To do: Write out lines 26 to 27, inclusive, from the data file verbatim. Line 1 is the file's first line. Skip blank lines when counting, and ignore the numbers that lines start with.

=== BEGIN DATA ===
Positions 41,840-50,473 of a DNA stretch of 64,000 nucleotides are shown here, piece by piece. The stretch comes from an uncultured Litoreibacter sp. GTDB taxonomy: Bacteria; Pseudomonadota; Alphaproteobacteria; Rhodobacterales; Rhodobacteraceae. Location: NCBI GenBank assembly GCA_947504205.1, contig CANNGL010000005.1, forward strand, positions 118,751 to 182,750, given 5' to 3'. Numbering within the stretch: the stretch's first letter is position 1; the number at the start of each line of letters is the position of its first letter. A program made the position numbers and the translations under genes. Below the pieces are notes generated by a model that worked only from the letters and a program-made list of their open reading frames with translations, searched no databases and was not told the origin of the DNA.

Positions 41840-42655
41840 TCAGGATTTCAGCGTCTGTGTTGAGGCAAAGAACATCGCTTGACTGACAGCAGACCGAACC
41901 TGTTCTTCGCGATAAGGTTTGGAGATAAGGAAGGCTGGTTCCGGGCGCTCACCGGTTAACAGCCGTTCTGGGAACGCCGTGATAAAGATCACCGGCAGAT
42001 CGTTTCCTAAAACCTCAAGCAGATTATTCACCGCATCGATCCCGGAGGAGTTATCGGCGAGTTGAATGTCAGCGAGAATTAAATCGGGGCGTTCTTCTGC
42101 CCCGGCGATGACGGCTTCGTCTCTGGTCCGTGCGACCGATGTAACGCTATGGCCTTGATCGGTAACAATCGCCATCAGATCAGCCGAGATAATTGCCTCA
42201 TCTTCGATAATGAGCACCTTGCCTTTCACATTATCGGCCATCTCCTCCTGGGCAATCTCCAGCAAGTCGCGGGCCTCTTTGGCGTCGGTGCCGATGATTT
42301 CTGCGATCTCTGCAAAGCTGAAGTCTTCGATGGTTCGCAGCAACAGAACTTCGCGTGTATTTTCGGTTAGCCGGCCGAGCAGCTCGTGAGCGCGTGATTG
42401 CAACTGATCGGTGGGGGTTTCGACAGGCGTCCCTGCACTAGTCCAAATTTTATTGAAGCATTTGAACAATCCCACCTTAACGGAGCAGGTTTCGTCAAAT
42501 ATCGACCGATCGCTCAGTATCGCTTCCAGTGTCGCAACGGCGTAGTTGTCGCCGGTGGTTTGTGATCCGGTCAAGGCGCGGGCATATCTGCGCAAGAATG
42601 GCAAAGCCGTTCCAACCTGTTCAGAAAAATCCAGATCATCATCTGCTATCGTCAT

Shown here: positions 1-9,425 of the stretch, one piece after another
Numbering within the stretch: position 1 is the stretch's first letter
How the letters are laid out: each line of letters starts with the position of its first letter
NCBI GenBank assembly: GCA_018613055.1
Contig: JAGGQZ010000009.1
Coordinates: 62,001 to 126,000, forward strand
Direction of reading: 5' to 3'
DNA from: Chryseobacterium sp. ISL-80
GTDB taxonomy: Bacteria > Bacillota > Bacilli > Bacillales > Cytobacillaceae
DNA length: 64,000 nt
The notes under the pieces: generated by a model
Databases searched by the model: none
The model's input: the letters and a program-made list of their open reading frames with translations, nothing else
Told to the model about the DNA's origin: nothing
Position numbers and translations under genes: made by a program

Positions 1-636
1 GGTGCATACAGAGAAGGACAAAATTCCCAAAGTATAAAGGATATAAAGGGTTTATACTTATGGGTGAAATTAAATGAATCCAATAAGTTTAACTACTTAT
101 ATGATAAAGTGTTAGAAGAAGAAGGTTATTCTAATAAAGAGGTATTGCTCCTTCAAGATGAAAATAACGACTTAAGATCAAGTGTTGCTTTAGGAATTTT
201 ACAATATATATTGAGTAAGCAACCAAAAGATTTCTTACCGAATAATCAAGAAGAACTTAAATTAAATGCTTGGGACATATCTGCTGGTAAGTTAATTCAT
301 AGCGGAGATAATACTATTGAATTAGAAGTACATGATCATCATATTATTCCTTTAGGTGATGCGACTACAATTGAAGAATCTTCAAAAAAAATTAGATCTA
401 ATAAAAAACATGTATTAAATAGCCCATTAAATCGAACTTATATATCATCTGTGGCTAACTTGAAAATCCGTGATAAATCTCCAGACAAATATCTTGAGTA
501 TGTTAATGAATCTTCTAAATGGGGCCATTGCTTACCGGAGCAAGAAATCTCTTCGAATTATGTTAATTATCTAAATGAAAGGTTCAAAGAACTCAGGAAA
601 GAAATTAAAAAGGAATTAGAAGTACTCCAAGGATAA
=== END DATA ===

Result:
Position numbers and translations under genes: made by a program

Positions 1-636